This was supposed to be Day 9 of the 30-Day Challenge, but I realized that most days, I had nothing to say. This one though, is very serious. This is my story, honest and true, of why I believe so passionately in helmet usage.
So many of my fellow bloggers right now are recovering from serious injuries and it reminds me of my own. The past has faded away, for me, I was lucky.
Day 09- Any Injuries that Occurred from Riding
My only ‘real’ injury?
When I worked for the polo club and was holding an OTTB (off-the-track-thoroughbred) that was having its mane shaved. It was a rainy, stormy day, lightening crashing in the sky, rain pouring down from the dark clouds. I had spent the day in the barn cleaning and prepping tack, driving it over to the trailer to pack up for our first road trip of the season. We were headed to Calgary for a big competition and I was beyond excited.
When my boss showed up later that day, we went to the ‘new’ facility to roach the ponies’ manes. We had done the boys at the old barn the day before, and it went great. No biggie at all.
We caught ‘Danny’ and I was holding him in a lip twitch in the new barn. He was nervous but not unmanageable, and I remember standing at his head talking to him about my life, baring my soul. The rain was drumming down on the tin roof, and I really adored this horse. He was a wonderful ride, and I had spent the last two months babysitting him since he had polysaccharide storage myopathy (sugar storage issues leading to muscle cramping and spasms) and tended to tie-up after hard riding; he also was anorexic and needed a lot of attention in order to eat and keep weight on.
I don’t remember much, beyond looking through the open barn door as the City Police horse trailer rolled up the driveway. One of their new recruits was standing beside the door, out of the rain watching it come in…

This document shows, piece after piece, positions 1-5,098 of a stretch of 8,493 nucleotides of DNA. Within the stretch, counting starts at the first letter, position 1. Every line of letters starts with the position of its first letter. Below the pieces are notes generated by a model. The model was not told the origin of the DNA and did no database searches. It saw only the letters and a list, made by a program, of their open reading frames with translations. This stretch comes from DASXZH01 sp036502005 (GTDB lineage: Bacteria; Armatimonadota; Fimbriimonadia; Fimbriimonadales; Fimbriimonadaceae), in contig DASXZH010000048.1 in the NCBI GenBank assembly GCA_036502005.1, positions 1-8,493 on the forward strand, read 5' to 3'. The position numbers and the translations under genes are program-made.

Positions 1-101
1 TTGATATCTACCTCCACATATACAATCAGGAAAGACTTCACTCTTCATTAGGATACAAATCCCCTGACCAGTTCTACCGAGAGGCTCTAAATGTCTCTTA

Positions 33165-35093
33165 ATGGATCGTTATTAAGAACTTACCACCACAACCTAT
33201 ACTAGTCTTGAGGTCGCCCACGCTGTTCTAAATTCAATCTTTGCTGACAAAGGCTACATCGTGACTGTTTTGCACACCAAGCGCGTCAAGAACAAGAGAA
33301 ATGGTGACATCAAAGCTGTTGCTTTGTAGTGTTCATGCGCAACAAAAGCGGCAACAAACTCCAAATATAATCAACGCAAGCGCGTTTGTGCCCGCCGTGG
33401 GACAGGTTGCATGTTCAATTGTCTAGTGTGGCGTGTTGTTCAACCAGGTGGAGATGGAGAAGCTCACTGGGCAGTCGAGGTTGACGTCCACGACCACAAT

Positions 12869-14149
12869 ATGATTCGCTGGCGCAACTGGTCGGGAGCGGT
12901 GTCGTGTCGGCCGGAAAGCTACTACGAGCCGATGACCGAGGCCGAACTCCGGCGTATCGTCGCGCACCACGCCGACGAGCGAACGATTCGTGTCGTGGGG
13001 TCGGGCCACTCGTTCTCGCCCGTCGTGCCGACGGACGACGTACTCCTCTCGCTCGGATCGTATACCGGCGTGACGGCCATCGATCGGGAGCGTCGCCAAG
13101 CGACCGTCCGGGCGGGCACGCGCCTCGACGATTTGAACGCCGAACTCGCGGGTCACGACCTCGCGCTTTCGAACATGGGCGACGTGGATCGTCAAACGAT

…a crack of thunder. Hard rain on the metal roof. Crunching gravel below the horse trailer. The spark of lightening in the sky. The roar of the clippers near his ears…
I awoke, sitting on the ground leaning against a stall door. When I opened my eyes, I was staring at a bare chest. Of a man.
Immediately the questioning began: “Who are you?” “What’s your name?” “Where are you?”
My eyes flew upward away from the shirtless man kneeling beside me over to my boss. “How’s Danny?” I asked, tears streaming down my face. “Is he hurt??! Are we going to miss the competition now?!” I felt horrible, like I let the whole team down, failed at my job, injured and scared poor Danny and now was going to miss out on the excitement.
The shirtless man I came to realize was the new recruit who had been in the doorway. He was shirtless because he was using his t-shirt as a compress on my head. Why? Because Danny, despite the twitch, had reared, clipping me with his front shod hooves three times in the head. I apparently had raised my hands to my head to protect myself before crumpling to the ground. I had been knocked out.
I still retain no memory of the actual accident. Just the rain pouring down as the trailer rolled in. I think it’s a good thing. I’m not sure otherwise I would still have the nerve to ride and work with horses. There’s no bad memory there when it comes to ponies; heck I still rode Danny, and may someday have the opportunity to adopt him.